She gave me a check list. She copied Kira’s birth certificate and asked me to email her when everything on the list is completed then we will have our appointment to finalize her visa. This process is why we are in Uganda for so long. Considering our ruling date is so close to Christmas, we will not likely finish these things until after the holiday. Hakuna Matata. (no worries)
We are all loving it here so much that we consider it an honor, and privilege to take as much time as we can get to embrace Kira’s culture. The boys began school today. Emily was thankful that I bought a teacher’s manual for Kevin’s math. I figured as an English major she would find that useful. They spent the morning doing their school work and they loved having Emily in her new role as teacher. She is truly gifted. Because her mother homeschooled her all through her education and then she did a similar homestudy college education to receive her bachelor’s degree in two years she is a natural at teaching. I love the easy way she makes everything a learning lesson. We sit at meal times and make lists of topics we are learning about and brainstorm together. For example, we listed all the things we have seen transported on motor bikes. We listed what we see women carry on their heads. We listed all the different foods we are trying. Each day we will add to our lists and create more. At some point they will write simple essays describing these topics.
After lunch we went to the baby home to play. They do not like the word orphanage, it has a sour taste for them. They prefer baby home. There’s a everlasting stigma to the word orphan that they would rather hide to protect the self-esteem of the child. It is cultural. In central America when we worked in an orphanage, the word orphan held no weight or consequence. The children rush to greet us now with their hands extended and say in an exaggerated way with an English accent, “how are YOU?” We hug and shake hands the Ugandan way which has three specific hand positions while pumping up and down vigorously.
I did some photography with the children that afternoon. I am trying to get some good portraits of each child to either email to the parents who contact me through this blog, or leave for their file so when they get the referral they can treasure some beautiful expressions and images. It is my honor to do this for the waiting parents. This sort of service with my camera is what keeps me energized with photography. I have refused to work for money, but instead prefer to call myself a “missionary’s photographer”. It is a special gift that I can give that comes from the heart and aren’t those the best sort to receive and give? I think so.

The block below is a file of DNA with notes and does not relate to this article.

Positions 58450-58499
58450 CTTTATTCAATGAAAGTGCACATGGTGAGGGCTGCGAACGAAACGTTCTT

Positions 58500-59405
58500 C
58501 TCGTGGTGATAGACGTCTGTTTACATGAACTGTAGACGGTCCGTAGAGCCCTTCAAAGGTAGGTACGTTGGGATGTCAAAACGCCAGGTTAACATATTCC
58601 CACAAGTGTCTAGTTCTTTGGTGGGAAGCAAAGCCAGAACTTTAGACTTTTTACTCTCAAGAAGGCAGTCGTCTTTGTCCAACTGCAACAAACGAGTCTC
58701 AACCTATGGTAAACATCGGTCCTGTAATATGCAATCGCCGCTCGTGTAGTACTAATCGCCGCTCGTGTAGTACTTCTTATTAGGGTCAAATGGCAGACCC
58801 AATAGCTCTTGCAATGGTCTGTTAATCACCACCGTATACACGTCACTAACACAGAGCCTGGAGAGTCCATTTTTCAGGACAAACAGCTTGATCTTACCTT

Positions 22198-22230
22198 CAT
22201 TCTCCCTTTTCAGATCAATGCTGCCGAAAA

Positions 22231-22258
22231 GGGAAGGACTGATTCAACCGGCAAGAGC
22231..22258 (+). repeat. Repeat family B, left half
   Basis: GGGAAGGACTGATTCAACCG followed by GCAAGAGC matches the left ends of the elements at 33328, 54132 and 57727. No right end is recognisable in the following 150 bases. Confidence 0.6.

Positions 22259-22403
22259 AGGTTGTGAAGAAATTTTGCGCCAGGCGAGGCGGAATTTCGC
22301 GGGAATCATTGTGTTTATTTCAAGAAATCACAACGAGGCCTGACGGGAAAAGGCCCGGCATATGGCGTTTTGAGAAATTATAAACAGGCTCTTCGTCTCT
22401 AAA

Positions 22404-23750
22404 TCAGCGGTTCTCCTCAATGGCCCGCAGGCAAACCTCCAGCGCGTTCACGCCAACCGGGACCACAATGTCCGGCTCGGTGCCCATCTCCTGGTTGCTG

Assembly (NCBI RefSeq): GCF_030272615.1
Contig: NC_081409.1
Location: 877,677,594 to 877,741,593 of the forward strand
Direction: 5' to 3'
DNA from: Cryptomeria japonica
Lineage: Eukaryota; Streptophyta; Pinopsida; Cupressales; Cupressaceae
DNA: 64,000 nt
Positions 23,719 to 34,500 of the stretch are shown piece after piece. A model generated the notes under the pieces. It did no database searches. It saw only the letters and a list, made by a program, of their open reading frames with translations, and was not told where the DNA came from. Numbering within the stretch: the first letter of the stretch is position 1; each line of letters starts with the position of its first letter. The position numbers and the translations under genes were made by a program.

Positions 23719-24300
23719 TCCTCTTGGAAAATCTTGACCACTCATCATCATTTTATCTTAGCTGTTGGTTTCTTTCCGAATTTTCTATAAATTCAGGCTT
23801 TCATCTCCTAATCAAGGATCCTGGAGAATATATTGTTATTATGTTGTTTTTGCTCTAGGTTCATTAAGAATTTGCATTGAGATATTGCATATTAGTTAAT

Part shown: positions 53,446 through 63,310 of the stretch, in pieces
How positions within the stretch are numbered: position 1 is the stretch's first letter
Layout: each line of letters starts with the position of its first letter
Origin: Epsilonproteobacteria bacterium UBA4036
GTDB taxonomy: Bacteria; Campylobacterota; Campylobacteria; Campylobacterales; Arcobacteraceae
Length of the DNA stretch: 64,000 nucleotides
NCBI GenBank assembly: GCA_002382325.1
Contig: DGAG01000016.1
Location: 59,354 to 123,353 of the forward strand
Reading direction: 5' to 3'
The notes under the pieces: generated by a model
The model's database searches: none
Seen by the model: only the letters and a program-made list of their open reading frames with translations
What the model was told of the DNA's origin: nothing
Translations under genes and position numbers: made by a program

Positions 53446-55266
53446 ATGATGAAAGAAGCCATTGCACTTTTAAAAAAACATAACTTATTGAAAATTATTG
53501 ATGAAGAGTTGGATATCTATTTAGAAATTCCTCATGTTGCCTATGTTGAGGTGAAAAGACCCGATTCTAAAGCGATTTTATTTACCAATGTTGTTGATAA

Someone built a fire in their field near the baby home which filled my already congested lungs and chased me down the hill to cleaner air. I didn’t have to leave without Kira though. This was the first time we brought her home for the night. I strapped her on a baby carrier and Emily and I shared our walk home. I am so thankful for the partnership with Emily. We mesh naturally; we have similar dispositions. We enjoy intelligent and thoughtful discussions about what we are learning. She’s a natural helper, funny and generous. Long ago I felt God poke me and whisper, ask Emily to come with you to Uganda. He has something to teach her here. I am in awe to watch these things get revealed to her.
She made it a goal to get one of the boys Bauer to smile. It was her afternoon pursuit. She succeeded! And I was there with my camera. As soon as I can I will email Bauer’s mama Sara the precious photo of her son as he is so happy here in this baby home. To all the mother’s waiting for their children, please be at peace to know these babies are not lonely or sad. They are having fun, loved, and doted on continually. They are never left to cry and they get endless cuddles from so many Aunties who volunteer their time. You are blessed, as I am, to receive a child from this orphanage. My heartache in all the waiting was I did not know this. My imagination ran away with all the horror stories we hear about orphanages creating an urgency and panic. The only one suffering is you because you cannot be with your baby. The child, you can be assured, is entirely blessed spiritually, emotionally, mentally and physically.
Kira was sleeping when we arrived home. So I laid her on my bed, then sat there to watch her and soak in the emotion and thoughts of the moment. Gratitude oozed from every thought and feeling. She popped her little head up suddenly and realized she was not in familiar territory. She looked around and then cried a little scratchy “ehhh”. She looked at me, and then I could see all of the muscles in her little body relax. Emily came in and we shared this moment together watching her as she realized where I go, she goes. Em took some photos, but I can’t share anything until after our court ruling. I hope my words are enough to feed you for now. You can be assured at some point you will wonder will she ever post anything without Kira’s picture in it.
At 6:30 pm she drank a few ounces of a bottle and passed out. I didn’t even get to put her pjs on because I had no idea that was her bedtime. It is 6:am now, and she is still fast asleep wearing her fashionista outfit with purple ruffled bell bottoms and a big purple ruffly flower on her top. My driver George asked me, “does your baby ever cry?” no. “that scares me!” and he laughed thinking I was the luckiest mama ever. I know I am.